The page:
In the main office of Lewiston-Porter Central High School, principal Jared Taft and his staff open a box full of envelopes to show Channel 2's Emily Lampa.  

Each envelope has a student's name written on the front. In each envelope there is either a vaporizer, an e-cigarette, liquid nicotine, or a combination of the three. 

The devices are slated to be destroyed as part of the school district's new zero tolerance policy for these kinds of products on school property.

Superintendent Paul Casseri sent a letter to parents, alerting them about this policy change, on November 28. He explained, in that letter, that disciplinary reports show a 200% increase in the possession and use of these devices and products across the school district.

Lewiston-Porter Central Superintendent, Paul Casseri's letter to parents, notifying them of a concerning rise in vaping among students.

"We've noticed, I'd say over the past two years, a gradual increase," the superintendent told Emily Lampa. "But this year, it's just gotten out of hand."

Besides the threat of suspension, Casseri warns there could be criminal consequences if students are found using vape juice mixed with illicit drugs.

"I guess they're making their own juices," Casseri tells 2 On Your Side. "Some of these students, they sell them at school."

Last year, at the high school, teachers and staff confiscated 37 devices and vape juice. In the three and half months of this school year alone, high school staff confiscated 40. 

At the middle school, three students were caught with e-cigarettes or vaporizers, last year. So, far this year, they confiscated six.

Casseri says administrators believe even younger students may be using, "There are some fourth and fifth graders that may be dabbling as well. So, it's an issue."

Because of their discreet designs, Casseri tells us students are using them everywhere from the bus to locker rooms. He says students are even caught vaping openly in the hallways, during class, and in the cafeteria. Some of the e-cigarettes resemble pens, highlighters, makeup cases, or jump drives. Administrators and teachers admit they're often difficult to spot.

"It's not just about hammering kids," explained Casseri. "It's about parents needing to have a conversation about how negative and unhealthy this is."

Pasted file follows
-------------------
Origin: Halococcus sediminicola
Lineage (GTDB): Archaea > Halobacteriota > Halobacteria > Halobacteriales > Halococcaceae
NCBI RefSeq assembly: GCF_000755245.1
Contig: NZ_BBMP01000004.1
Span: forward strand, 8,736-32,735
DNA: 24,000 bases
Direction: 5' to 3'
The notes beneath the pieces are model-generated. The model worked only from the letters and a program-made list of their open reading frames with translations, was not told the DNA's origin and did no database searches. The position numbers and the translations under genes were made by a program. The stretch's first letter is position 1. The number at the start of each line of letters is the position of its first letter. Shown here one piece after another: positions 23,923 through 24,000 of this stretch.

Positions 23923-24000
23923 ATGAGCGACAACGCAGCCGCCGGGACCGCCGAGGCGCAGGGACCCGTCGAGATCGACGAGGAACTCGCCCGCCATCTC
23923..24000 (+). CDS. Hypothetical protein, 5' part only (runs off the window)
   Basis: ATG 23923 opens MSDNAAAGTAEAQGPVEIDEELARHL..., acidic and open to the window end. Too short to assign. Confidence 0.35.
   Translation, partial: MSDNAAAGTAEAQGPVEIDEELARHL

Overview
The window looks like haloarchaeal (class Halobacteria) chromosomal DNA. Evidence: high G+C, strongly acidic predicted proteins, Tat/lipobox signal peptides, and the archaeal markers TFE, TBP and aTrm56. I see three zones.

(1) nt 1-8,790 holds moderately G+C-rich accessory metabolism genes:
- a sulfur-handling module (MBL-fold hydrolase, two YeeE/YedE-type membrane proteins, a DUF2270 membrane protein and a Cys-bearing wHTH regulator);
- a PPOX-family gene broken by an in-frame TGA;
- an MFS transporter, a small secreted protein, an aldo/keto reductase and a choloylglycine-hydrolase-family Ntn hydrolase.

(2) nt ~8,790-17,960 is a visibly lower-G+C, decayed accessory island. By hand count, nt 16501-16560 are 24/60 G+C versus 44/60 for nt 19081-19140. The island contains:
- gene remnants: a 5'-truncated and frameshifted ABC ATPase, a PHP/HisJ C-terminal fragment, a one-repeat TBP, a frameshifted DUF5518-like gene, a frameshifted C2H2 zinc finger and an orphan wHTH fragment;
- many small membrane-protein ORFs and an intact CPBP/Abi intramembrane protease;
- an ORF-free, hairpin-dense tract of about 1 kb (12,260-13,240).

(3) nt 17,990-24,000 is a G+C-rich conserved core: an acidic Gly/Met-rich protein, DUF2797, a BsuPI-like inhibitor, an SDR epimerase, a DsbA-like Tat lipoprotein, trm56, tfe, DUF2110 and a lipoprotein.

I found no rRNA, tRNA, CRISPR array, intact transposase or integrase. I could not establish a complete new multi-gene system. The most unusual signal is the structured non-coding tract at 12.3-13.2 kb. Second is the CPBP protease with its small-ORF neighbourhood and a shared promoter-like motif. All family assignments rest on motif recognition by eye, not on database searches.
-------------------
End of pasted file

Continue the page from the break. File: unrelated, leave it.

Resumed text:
Niagara County Public Health Director, Daniel Stapleton, tells 2 On Your Side he's been in contact with school nurses throughout the county, and this problem isn't isolated to the Lewiston-Porter Central School District. He says it's nation-wide.

"This isn't just fun and games," said Stapleton of the rampant use of liquid nicotine in youth, with developing brains. "They're addicted to a substance. and it's something that impacts their cognitive ability now and into the their adult years. So it's growing problem. It affects mood disorder, impulse disorder...it causes lung disease."

Stapleton says are plenty of other chemicals in the vape juice that parents should be concerned about such as diacetyl, found in certain flavorings, and benzyne; which have been found to cause cancer.

"Parents need to take it just as serious as the schools do," added the public health director.

The Lewiston-Porter Central School District will be hosting an information meeting for parents in January to inform parents about their policy changes as well as of the risks associated with using e-cigarettes, vaporizers, and vape juice. 

They're also hoping state leaders will invest in a curriculum for students, or a more widespread public awareness campaign, to further educate parents and students on the dangers of this escalating trend.

Anyone over 18 can buy e-cigarettes, vaporizers or liquid nicotine; but the admits he's hoping legislators might raise the legal age to 21 to prevent older teens from purchasing the devices to give or resell to younger students.